The Chinese Element of Achieving this Goal
It has been reported that Tesla is expanding their battery manufacturing plant in Nevada by utilizing equipment from China. Sources who wish to remain anonymous informed Automotive News that the car company, which is headquartered in Texas, will be acquiring unused machinery from Contemporary Amperex Technology Limited (CATL), a widely known and respected producer of lithium-iron-phosphate (LFP) batteries.
Lithium iron phosphate batteries (LFP) are highly praised for their durability and ability to provide longer distances, but their most appealing feature is their lower production costs. However, purchasing LFPs directly from CATL will result in disqualification from the federal electric vehicle (EV) tax credit due to the 2024 Inflation Reduction Act (IRA) regulations. This is the exact reason why the recently updated Model 3 Highland model is not eligible for the $7,500 EV tax credit.
According to the report, if it is correct, this recent progress could enable Tesla to manufacture LFP batteries in the United States and manage the origin of their raw materials.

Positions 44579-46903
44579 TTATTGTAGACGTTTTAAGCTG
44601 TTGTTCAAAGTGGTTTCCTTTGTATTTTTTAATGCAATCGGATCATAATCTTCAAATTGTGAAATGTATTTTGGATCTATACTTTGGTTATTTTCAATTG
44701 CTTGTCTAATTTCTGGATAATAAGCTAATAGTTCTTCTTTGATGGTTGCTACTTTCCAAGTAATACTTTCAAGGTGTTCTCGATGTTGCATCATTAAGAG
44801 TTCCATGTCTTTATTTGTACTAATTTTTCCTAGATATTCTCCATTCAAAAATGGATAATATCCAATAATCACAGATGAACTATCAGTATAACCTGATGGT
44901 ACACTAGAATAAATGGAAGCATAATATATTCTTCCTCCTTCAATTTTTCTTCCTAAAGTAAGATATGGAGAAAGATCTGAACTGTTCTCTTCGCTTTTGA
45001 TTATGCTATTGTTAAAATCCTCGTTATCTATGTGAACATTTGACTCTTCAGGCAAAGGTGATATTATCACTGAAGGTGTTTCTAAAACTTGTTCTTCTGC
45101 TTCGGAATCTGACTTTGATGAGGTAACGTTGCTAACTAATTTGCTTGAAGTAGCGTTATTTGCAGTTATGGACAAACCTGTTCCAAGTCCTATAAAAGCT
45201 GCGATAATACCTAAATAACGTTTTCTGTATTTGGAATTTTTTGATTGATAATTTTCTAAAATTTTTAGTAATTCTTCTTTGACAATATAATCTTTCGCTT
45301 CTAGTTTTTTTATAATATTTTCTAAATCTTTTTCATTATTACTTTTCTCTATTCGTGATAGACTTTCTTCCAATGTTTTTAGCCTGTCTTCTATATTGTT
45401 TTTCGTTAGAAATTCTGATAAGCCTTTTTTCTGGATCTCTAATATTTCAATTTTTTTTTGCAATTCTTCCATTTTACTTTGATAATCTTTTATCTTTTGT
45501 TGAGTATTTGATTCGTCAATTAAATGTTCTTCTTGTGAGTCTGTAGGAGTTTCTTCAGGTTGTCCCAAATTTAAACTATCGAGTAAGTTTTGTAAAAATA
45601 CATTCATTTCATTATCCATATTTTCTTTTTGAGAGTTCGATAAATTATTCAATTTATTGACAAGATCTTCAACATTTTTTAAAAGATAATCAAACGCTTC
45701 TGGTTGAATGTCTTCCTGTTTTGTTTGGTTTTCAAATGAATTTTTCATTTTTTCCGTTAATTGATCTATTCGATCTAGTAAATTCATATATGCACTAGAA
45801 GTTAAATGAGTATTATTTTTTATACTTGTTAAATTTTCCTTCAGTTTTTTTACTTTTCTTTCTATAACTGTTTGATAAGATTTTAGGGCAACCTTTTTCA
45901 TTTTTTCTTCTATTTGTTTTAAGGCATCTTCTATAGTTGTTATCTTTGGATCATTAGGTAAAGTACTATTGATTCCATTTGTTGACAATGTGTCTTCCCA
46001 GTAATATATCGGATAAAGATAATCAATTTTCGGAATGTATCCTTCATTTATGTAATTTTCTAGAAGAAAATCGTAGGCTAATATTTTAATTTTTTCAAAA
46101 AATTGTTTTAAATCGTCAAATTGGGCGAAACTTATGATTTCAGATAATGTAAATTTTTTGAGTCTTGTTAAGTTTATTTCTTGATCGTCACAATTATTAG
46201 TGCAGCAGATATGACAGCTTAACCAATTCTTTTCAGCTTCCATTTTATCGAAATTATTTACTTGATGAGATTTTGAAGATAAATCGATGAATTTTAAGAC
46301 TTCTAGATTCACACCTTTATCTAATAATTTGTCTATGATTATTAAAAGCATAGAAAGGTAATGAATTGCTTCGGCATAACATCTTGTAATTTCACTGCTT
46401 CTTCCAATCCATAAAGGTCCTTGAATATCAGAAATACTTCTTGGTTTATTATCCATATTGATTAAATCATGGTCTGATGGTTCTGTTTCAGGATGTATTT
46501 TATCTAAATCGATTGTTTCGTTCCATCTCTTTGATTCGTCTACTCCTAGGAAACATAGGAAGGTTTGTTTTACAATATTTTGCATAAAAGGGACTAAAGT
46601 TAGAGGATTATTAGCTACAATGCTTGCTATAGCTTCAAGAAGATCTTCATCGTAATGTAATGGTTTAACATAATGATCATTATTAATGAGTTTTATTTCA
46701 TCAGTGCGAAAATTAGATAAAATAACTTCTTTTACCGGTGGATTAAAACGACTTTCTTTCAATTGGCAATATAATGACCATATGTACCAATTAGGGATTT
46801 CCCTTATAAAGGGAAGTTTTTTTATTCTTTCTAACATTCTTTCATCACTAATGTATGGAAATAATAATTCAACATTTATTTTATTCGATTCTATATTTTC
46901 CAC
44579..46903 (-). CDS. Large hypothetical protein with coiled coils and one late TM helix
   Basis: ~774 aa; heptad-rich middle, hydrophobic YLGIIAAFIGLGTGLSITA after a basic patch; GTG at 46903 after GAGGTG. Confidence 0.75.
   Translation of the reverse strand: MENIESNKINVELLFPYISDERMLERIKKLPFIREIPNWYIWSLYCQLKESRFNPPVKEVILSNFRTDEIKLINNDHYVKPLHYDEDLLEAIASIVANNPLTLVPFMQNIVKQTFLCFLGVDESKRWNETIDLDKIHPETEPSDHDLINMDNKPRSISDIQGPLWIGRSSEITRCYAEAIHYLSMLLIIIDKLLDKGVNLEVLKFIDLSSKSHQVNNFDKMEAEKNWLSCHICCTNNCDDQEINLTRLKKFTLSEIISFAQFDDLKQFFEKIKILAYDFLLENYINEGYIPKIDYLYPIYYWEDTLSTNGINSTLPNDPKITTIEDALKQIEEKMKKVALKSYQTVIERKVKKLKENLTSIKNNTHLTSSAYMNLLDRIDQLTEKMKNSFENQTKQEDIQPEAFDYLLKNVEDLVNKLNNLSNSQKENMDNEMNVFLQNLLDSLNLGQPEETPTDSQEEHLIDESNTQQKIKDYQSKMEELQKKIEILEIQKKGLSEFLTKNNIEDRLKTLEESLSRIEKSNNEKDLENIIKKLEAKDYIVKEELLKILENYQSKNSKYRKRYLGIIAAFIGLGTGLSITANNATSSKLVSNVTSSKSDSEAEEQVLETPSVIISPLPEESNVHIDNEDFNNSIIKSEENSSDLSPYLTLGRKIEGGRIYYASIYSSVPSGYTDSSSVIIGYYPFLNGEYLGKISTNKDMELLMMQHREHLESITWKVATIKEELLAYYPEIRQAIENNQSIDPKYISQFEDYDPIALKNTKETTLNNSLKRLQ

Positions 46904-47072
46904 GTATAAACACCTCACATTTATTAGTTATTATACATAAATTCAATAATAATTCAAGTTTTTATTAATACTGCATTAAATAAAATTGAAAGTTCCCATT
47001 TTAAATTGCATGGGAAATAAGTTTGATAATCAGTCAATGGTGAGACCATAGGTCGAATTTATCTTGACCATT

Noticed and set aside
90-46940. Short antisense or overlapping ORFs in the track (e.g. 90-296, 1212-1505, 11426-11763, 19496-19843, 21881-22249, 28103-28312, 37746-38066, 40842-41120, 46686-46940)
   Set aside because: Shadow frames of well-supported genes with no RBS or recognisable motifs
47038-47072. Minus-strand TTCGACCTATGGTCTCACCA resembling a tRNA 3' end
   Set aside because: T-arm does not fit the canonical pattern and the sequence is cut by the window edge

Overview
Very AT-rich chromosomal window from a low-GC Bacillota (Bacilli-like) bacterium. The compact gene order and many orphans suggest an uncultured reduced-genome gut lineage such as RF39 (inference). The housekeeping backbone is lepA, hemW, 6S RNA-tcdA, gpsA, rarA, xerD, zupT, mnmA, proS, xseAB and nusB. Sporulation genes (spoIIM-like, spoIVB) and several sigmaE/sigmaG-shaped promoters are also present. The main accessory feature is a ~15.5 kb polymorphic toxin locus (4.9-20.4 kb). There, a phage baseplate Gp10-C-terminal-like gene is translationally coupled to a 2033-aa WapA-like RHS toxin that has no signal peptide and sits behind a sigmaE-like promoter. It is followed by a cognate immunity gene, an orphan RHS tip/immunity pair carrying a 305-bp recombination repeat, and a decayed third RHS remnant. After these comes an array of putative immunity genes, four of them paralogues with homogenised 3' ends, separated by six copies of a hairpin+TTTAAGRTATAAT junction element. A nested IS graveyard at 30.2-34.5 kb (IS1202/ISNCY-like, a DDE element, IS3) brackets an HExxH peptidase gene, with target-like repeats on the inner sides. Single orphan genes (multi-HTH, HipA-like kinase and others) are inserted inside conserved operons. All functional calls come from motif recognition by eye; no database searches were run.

Based on information from unidentified insiders, Tesla’s arrangement for its battery plant in Michigan will differ from Ford’s in that it will involve exclusive ownership and management of the facility’s operations and expenses. The only role CATL employees would play is providing support for machinery installation.
As a reminder, one of the recent changes to IRA regulations for the current year specified that eligible electric vehicles (EVs) must “not include any battery components produced or assembled by a foreign entity of concern (FEOC).” This requirement will become even stricter in 2025, with the updated rule stating that EVs must “not contain any crucial minerals obtained, processed, or reused by an FEOC” in order to meet the qualifications.
Although it is forbidden by none of the regulations, it is still allowed to utilize gear obtained from an FEOC.
The IRA identifies FEOCs as the People’s Republic of China (PRC), the Russian Federation, the Democratic People’s Republic of North Korea, and the Islamic Republic of Iran.
As Tesla begins manufacturing LFPs within the country, it may be able to circumvent limitations and allow for LFP-equipped Teslas to become eligible for the federal tax credit. Currently, the only models of Teslas that qualify for the full credit are the rear-wheel drive, all-wheel drive, and performance versions of the Model Y, as well as the Long Range edition of the Model X.
According to insiders, the proposed facility is not expected to be up and running until 2025. During its initial phase, it is projected to generate a relatively small amount of 10 GWh, with the potential for expansion pending successful project implementation and the establishment of a strong supply chain. This plant is said to account for approximately one-fifth of Tesla’s battery output in North America, encompassing their California-based factory responsible for producing the Megapack.